Card-Not-Present Fraud: How To Protect Your Information
Credit card scams are on the rise. In fact, the National Association of Federally-Insured Credit Unions reports that over half of Americans have already been victims of digital payment fraud as of 2022.
One common type of credit card scam is known as card-not-present fraud, also called CNP fraud. Since it usually occurs via online transactions or payments conducted by phone, it can be difficult to detect. One study estimated that by 2024, CNP fraud will represent 74% of all fraud, making it a major problem for businesses and consumers now and in the future.
Read on to learn more about this type of fraud and how businesses and individuals can protect themselves.
Is Card-Not-Present a Type of Card Fraud?
Card-not-present fraud is a type of credit card fraud in which criminals obtain credit card information, but don’t hold the physical card during a transaction. As a result, CNP fraud is often used by criminals to make purchases via the following methods:
- Online payments
- Mobile payments
- Payments over the phone
What Does It Mean When a Card Is Not Present for a Transaction?
Card-not-present simply means that the physical card was not required when making a transaction. This is usually the case when transactions are conducted via non-face-to-face methods, like shopping online. In these scenarios, the merchant is unable to examine the physical card and determine whether the buyer is the legitimate cardholder.
How Does Card-Not-Present Fraud Work?
Card-not-present fraud happens when a criminal uses a cardholder’s information to make purchases without their consent. Information required for CNP fraud includes:
- Cardholder name
- Billing address
- Account number
- Three-digit CVV security code
- Card expiration date
Once these details are obtained, the criminal uses the information to make purchases online or over the phone.
How Can Someone Use Your Card Without Having It?
Your card details can be stolen electronically, which makes CNP fraud difficult to prevent. The criminals do not need to obtain the physical card, because much of this information is stored online.
There are multiple ways that people can illegally obtain credit card data. These methods include:
- Online phishing or phone scams
- Credit card skimming devices
- Theft of information by dishonest employees
- Bank or credit card company database hacks
- Online merchant database hacks
The most common methods of obtaining a cardholder’s information are through online phishing or hacking operations. However, credit card data can also be obtained physically, so it’s important to protect the card on your person as well as be aware of potential scams.
How Do You Detect Card-Not-Present Fraud?
There are a few methods used by credit card companies in an effort to detect CNP fraud.
Credit card companies can analyze a cardholder’s typical card usage to determine whether a particular transaction is likely to be fraudulent. For example, if a cardholder has only used their card for everyday purchases like groceries and gas, an online purchase of an expensive TV might flag as potential fraud.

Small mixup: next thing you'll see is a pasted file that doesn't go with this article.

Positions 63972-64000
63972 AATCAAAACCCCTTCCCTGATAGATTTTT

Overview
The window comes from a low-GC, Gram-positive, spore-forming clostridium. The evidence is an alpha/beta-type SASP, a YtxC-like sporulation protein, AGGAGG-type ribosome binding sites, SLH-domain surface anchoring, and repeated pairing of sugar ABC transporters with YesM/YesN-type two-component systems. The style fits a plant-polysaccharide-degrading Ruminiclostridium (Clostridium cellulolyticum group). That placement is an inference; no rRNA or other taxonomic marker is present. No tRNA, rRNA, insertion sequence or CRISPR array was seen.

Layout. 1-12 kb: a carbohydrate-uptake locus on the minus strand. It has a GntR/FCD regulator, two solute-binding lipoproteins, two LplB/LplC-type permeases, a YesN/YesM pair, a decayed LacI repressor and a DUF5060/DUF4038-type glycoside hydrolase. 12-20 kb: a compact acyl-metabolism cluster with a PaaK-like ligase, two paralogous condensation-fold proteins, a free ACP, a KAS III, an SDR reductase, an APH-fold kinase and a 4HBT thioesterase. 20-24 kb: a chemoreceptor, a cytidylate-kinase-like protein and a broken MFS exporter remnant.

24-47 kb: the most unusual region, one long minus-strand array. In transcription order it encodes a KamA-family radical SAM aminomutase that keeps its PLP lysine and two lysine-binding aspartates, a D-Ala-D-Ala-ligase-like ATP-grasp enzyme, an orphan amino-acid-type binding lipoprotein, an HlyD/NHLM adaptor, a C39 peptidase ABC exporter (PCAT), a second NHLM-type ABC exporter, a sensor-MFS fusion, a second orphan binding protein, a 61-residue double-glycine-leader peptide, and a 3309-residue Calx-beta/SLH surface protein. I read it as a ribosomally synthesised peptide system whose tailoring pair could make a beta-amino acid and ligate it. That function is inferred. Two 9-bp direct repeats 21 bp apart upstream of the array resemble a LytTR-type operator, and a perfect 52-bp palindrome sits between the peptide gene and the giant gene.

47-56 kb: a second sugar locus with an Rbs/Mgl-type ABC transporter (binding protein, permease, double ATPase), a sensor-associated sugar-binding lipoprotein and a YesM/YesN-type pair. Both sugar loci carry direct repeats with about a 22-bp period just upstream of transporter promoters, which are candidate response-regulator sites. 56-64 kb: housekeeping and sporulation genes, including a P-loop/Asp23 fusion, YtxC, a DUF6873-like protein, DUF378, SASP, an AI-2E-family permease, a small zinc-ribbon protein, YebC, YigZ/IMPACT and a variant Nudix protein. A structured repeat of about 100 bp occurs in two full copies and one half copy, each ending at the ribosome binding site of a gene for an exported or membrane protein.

Address Verification Service
Another detection method involves using address verification service, or AVS, which cross-checks the cardholder’s registered address with the address submitted during an online transaction.
This method is commonly used by major credit card issuers like Visa, MasterCard, American Express and Discover. However, the address verification method cannot stop CNP fraud if the criminal also possesses the correct address of the cardholder.
Another detection and prevention technique is using biometric technology like fingerprint, face or voice recognition to confirm a cardholder’s identity. In addition, some merchants may use device fingerprinting software, which analyses a buyer’s IP address, browser information, time zone and other information to spot potential criminal activity.
Who Is Responsible For Card-Not-Present Fraud?
Card-not-present fraud typically results in a loss for the merchant, unlike card-present fraud, where the credit card issuer bears the loss.
This can have a significant impact on the merchant’s profitability. A 2018 Federal Reserve study found that CNP fraud resulted in a $4.57 billion loss for e-commerce companies.
The cardholder is not held liable for any fraudulent charges, assuming that the fraudulent transaction has been either detected by the card company or successfully disputed by the cardholder.
This means individuals should keep a close eye on their transaction history and report any suspicious activity right away.
Now that online shopping and digital payments are everywhere, it can be difficult to prevent scams like card-not-present fraud. CNP fraud is a threat to merchants’ bottom line and individuals who want to protect their private data.
However, there are several ways to protect against this type of fraud. For starters, merchants can implement multiple authentication systems or use biometrics for identification. Individuals can also stay vigilant of CNP fraud by monitoring their credit card statements for any suspicious transactions.
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- National Association of Federally-Insured Credit Unions. 2022. "Card Not Present Fraud is Skyrocketing."
- Insider Intelligence. 2022. "US Card Payment Fraud Losses Forecast 2022."
- Merchant Fraud Journal. 2022. "Address Verification Service (AVS) Check."
- TransUnion. 2020. "What is Card Not Present Fraud (CNP Fraud) Statistics."